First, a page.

“To all those who are capable the ones who give pleasure are considered dear and to all those who are incapable the ones who do good for them are considered dear. Tulsi wonders how neither side ever says that Shri Rama is dear to them.” (Dohavali, 74)
sabahi samarathahi sukhada priya acchama priya hitakāriṁ |
kabahum̐ na kāhuhi rāma priya tulasī kahā bicāri ||74||
“What are you doing with your life? Where are you going? Do you have any direction? Have you thought about why you are here? Not just you, but everyone – what is the purpose to enduring the time between birth and death? We all face this. No one can say they didn’t take birth. And no sane man will say that they will never die. If both of these events are inevitable, what should we do during the time in between? Should not we inquire into our true nature? Is this not what spiritual life is for?”
It is not uncommon to come across this moment in life. Introspection, self-analysis, pondering over the meaning to an existence – only the human species can do these things. Yet to not get an answer is like torture. We have intelligence, but we only use it for finding ways to eat better. We burden ourselves with responsibilities that don’t matter much in the end. Goswami Tulsidas explains how easy it is to forget the supreme benefactor, the author of all things. No matter the situation, that forgetfulness reigns supreme.
What if I tell you that the meaning to life is recognition of God? Basically, use your brainpower to find out who He is, be assured of His presence within all spheres, and then work so that you’ll always be conscious of Him. Consciousness remains. In the Bhagavad-gita, we learn that it carries over to future lives. It is like the air carrying aromas, only in this instance the travel is through the subtle body, consisting of mind, intelligence and ego.
śarīraṁ yad avāpnoti
yac cāpy utkrāmatīśvaraḥ
vāyur gandhān ivāśayāt
One way to tell that consciousness is always there is the consistent attack of anxiety. There are the two extremes to analyze. In one situation there is want. “I want more money. I want a new car. I want a better house. I want to get married. I want children. I want to be happy in the association of friends and family.”
In this situation, the people that meet our desires become dear. We like the spouse who is nice to us, who makes our day brighter. We like the employer who offers us a nice salary in exchange for work. We like the leader of the nation who gives benefits to the citizens. We like the people who help us when we are in need.
On the opposite side is opulence. In this situation necessities are not an issue. Still, there is both consciousness and people who give satisfaction. The people who give pleasure are considered dear. The ones who choose to associate with us, who bring us adventure and excitement – we like them. Desires are still there, but there isn’t as much open begging that takes place.
The truth is, however, that in both situations there is misery. This is because both sides look for people who will be dear to them. As there is always this search going on, there is always the potential for failure. With a potential for failure, there is fear, which is a form of anxiety. In both situations, riddled by misery there is forgetfulness of God. Shri Rama, the worshipable form of choice for Goswami Tulsidas, remains far away. For some reason He is not dear to either side.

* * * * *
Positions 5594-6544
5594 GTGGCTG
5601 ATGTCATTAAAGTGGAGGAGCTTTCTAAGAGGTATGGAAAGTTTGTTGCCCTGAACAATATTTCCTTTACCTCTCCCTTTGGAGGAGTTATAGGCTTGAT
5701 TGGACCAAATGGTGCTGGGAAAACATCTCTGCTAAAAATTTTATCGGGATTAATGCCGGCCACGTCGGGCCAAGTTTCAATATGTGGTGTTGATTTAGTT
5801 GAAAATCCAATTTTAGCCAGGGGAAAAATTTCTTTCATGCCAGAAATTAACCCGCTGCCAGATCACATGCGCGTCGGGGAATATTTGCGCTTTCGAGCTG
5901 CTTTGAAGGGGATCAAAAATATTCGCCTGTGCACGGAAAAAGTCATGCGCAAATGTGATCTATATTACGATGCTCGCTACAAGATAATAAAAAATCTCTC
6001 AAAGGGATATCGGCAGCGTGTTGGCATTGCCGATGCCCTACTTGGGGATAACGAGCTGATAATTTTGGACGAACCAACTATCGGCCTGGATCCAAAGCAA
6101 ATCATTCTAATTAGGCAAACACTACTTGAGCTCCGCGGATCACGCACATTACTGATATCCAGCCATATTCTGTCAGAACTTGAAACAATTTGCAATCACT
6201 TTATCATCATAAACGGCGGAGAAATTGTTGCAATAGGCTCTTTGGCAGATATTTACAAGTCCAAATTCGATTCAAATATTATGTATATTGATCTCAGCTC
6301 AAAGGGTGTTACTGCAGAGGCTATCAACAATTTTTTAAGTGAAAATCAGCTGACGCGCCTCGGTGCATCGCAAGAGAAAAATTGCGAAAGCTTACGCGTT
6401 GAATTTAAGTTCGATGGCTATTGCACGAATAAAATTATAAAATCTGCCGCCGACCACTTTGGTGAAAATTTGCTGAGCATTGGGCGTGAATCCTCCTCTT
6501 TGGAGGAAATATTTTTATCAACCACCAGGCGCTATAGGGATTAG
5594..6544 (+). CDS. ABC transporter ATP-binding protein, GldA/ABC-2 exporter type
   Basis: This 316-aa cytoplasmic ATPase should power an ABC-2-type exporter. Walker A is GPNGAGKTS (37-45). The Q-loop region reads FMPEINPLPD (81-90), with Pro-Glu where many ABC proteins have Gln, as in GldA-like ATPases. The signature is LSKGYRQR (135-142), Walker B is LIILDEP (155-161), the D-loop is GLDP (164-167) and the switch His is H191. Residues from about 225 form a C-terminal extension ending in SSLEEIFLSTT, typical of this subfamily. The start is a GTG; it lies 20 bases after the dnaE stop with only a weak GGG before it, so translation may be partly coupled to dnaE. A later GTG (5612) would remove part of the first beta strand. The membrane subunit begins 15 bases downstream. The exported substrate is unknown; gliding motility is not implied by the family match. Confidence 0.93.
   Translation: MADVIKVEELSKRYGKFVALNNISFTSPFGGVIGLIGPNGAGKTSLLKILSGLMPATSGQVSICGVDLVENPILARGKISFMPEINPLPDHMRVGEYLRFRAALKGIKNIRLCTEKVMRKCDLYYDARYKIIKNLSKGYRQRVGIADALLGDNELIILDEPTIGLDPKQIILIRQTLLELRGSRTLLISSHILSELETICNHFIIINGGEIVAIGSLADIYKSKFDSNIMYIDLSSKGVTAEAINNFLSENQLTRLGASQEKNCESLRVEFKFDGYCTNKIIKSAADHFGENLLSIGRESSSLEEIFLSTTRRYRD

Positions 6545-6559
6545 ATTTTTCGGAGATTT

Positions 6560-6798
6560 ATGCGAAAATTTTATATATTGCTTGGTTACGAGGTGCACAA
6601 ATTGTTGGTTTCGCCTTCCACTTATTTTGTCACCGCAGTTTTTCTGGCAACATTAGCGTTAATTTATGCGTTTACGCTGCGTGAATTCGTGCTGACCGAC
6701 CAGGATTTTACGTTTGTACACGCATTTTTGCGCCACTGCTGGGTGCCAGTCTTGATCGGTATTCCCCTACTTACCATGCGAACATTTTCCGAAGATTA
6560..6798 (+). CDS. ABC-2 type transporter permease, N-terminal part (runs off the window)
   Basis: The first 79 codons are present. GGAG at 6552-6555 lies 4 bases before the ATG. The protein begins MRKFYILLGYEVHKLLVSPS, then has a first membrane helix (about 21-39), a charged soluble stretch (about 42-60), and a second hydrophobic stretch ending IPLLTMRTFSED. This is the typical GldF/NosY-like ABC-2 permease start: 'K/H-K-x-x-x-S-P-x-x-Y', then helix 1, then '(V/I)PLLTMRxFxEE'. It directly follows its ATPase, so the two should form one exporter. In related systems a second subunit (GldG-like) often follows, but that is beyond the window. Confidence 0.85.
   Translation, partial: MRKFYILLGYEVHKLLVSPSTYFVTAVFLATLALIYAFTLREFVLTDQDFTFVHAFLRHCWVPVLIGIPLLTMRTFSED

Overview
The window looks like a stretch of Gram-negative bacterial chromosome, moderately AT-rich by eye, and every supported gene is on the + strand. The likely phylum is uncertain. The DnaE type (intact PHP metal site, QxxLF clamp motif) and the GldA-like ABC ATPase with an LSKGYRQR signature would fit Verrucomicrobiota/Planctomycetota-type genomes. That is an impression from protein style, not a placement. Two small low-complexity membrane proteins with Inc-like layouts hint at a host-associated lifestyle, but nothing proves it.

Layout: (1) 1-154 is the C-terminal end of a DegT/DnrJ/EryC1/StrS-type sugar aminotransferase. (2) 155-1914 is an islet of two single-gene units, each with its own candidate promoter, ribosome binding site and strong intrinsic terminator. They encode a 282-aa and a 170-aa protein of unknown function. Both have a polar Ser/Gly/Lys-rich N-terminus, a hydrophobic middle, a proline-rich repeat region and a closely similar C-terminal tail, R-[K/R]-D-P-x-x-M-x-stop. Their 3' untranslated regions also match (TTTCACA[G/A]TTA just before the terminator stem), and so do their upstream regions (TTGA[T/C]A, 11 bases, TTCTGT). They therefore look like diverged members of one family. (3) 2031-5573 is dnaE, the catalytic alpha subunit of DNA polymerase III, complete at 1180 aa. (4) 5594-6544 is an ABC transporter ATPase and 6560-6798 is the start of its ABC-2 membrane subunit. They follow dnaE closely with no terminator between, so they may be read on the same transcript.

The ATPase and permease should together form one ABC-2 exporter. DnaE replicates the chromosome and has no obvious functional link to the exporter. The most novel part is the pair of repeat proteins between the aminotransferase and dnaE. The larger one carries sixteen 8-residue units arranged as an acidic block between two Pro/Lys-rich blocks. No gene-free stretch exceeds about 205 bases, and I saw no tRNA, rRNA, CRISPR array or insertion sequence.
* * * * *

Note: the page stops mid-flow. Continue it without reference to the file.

Yet He should be the most dear in every situation. He is full of opulences. He is the most beautiful, the most knowledgeable, the most wealthy, the most famous, the strongest, and the most renounced. He can give anything to a poor person and His association is the one most worth cherishing for the person who seemingly has everything already.
Since I am always in misery, I will reject good counsel. Instead of starting the process of bhakti-yoga, I will put it off until later.
“Let me get things squared away right now. Let me find a better job. Let me finish school. Let me get my marriage arrangements settled. Let me purchase a new house first. Then I promise to look into this devotional service thing, which is supposedly very good for me.”
Through all these distractions, so many people become dear. So many attachments are formed, and yet everything is destined to end at the time of death. Rama is not like this. He will stay forever. He has already travelled with us in so many bodies in His expansion of the Supersoul. He explains this fact in the Bhagavad-gita to Arjuna. As Shri Krishna, the Supreme Personality of Godhead, Rama reveals that He remembers the previous births, while others cannot.
bahūni me vyatītāni
janmāni tava cārjuna
tāny ahaṁ veda sarvāṇi
na tvaṁ vettha parantapa
“The Blessed Lord said: Many, many births both you and I have passed. I can remember all of them, but you cannot, O subduer of the enemy!” (Bg. 4.5)
Whether we are in misery or elation, God should be remembered. He is the dearest person, the best well-wishing friend. He is so kind that He might deny your requests from time to time. He might intentionally put you in need so that you’ll remember Him. He might make you wealthy so that you’ll use your high status to spread His glories even further. Adventure is always in store, as seen in the life of Shri Hanuman. To him, Rama is always dear, as is Sita Devi, the goddess of fortune. Sita and Rama together make the valuable human life worth living.
Less fortunate from others to beg,
The fortunate seemingly on higher leg.
But actually both always in need,
The rich at least for companionship plead.
Misery throughout time of life coming,
Never dear Supreme Lord becoming.
Tulsi warns against this mistake grave,
Sita and Rama the valuable life can save.
Categories: dohavali 41-80